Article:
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Woman Athletes of the Year
December 31, 2007
From across the U.S. and around the globe, they dominated their respective sports and, in many cases, primed themselves for next summer's Beijing Olympics—and immortality
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December 31, 2007

Woman Athletes Of The Year

From across the U.S. and around the globe, they dominated their respective sports and, in many cases, primed themselves for next summer's Beijing Olympics—and immortality

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West Des Moines, Iowa

When she was nine months old, Johnson announced her intentions to be a gymnast by dismounting from her crib. Now, at 15, she is the U.S. and world all-around champion. At the worlds in September, Johnson also took gold in the floor exercise and helped the U.S. to its third team title. The biggest test for the 4'8", 88-pound gymnast, who has yet to lose an all-around competition in the senior division, will come this summer in Beijing. "I am willing to put in 100 times more effort," she said, "and come back with another gold medal."

Justine Henin
Liège, Belgium

At a time when women's tennis has (allegedly) never been deeper, Henin can barely see the rest of the field in a rearview mirror. Her gilded 2007 included the French and U.S. opens, an almost tacky 63--4 match record and a WTA-record $5.43 million in prize money. This was nothing new. Henin, 25, has inhabited the rankings penthouse for most of the past four years. But this was, as her coach Carlos Rodriguez puts it, "a new Justine." In the past Henin has been fueled by conflict, most notably her estrangement from her father and siblings. After separating from her husband, Pierre-Yves Hardenne, last January, Henin reconciled with her family, and the steely intensity was replaced with calm. "It was a great year for me," she says, "and not only because of my tennis."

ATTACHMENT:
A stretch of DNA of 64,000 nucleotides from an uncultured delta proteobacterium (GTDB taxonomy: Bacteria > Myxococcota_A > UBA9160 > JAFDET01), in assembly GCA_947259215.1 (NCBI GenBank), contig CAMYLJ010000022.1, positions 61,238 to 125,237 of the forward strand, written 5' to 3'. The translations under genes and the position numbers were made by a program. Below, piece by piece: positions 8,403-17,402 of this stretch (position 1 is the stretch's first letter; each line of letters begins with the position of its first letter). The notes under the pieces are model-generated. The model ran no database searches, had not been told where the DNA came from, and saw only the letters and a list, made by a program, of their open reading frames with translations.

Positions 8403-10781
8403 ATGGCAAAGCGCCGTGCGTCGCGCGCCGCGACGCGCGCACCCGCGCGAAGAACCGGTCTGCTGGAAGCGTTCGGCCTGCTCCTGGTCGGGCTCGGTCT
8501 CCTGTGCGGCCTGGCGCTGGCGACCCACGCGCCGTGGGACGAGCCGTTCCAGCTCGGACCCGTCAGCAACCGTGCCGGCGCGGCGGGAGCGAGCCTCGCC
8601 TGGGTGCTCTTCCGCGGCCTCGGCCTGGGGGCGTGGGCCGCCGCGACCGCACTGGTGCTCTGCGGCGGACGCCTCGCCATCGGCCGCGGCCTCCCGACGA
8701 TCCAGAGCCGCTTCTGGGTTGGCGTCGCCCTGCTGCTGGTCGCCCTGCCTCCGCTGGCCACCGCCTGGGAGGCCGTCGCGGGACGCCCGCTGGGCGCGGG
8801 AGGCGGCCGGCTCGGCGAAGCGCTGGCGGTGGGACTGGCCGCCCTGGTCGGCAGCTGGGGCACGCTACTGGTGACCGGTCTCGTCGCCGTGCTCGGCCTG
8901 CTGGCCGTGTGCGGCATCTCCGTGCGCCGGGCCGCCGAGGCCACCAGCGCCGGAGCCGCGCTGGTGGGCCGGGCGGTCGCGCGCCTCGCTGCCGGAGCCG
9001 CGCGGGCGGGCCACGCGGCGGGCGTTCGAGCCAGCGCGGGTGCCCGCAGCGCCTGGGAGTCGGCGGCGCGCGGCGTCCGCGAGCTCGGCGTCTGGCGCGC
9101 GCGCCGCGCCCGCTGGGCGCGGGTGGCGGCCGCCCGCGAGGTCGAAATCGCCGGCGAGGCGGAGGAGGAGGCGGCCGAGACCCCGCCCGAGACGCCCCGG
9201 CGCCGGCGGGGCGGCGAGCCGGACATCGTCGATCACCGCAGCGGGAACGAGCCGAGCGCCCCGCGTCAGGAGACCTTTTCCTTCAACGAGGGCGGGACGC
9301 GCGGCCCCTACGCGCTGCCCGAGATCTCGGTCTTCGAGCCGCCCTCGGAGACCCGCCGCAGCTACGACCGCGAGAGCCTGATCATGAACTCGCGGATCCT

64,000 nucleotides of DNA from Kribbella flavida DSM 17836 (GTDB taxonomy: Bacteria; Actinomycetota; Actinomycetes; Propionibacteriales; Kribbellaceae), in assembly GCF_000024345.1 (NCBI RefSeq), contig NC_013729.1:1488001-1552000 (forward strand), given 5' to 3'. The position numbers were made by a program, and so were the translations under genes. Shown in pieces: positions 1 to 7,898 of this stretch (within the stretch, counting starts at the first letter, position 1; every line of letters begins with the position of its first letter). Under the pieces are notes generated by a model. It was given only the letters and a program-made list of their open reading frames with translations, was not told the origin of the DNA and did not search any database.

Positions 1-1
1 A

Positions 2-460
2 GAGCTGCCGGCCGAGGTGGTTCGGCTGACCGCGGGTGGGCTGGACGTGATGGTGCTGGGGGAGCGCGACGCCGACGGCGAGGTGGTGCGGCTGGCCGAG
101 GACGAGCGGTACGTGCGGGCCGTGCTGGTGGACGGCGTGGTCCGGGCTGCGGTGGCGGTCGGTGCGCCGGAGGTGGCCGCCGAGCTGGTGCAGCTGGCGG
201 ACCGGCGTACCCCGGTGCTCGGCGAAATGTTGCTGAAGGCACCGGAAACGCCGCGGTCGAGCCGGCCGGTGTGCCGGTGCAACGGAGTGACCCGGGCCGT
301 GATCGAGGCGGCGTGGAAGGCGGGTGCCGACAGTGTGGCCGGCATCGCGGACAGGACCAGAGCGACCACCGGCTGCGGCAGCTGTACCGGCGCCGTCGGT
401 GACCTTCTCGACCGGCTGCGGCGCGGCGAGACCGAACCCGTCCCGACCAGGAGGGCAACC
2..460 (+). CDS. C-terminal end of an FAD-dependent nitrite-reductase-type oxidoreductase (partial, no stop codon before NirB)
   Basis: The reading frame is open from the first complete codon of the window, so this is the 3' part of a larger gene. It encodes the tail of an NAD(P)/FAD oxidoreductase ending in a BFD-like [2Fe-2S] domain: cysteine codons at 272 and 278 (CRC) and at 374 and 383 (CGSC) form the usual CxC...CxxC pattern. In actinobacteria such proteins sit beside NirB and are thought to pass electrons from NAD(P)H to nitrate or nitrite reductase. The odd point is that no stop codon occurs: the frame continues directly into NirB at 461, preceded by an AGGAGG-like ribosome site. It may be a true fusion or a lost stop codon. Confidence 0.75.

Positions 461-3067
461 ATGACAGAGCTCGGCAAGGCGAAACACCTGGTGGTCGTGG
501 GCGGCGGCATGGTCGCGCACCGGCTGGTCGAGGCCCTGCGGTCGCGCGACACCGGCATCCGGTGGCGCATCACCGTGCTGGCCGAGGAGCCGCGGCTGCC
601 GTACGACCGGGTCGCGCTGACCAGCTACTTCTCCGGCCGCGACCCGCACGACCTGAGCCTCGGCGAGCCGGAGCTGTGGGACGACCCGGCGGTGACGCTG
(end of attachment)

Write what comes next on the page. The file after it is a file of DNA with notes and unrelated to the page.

Meseret Defar
Addis Ababa, Ethiopia

Tirunesh Dibaba
Arsii, Ethiopia

They do not run, they float, transforming a race into an athletic ballet. Exhausting effort is hidden by an outward calm until a final, breathtaking kick splinters the field. They make the very difficult look very easy. Between them they have five world championships, one Olympic gold medal and three world records, yet Defar is only 24 years old and Dibaba 22.

They are their nation's second generation of female distance runners, following the path hewed in the 1990s by Olympic gold medalists Fatuma Roba and Derartu Tulu and world champions Berhane Adere and Gete Wami. Defar, the 2004 Olympic gold medalist in the 5,000 meters, was unbeaten in 2007, including a sensational world record of 14:16.63 in the 5,000 last June (nearly eight seconds faster than the old mark) and the world championship three months later. Dibaba, who got her first world title in the 5,000 meters as an 18-year-old prodigy in 2003, won the world championship in the 10,000 meters, seven months after breaking the indoor world record in the 5,000. Over the last seven years they've gone head-to-head 22 times, with Defar winning 13 of the races.

However, the two are not close friends: In 2003 Dibaba was poised to earn a $125,000 Golden League jackpot if she won the 5,000-meter race in Berlin. On the day before the race she said of Defar, "She is like a sister to me." Then Defar outkicked her the next night, denying her the money. At the Beijing Olympics next summer it is not only a matter of how many medals these two will win, but of who might deprive the other of gold.

Dois Riachos, Brazil

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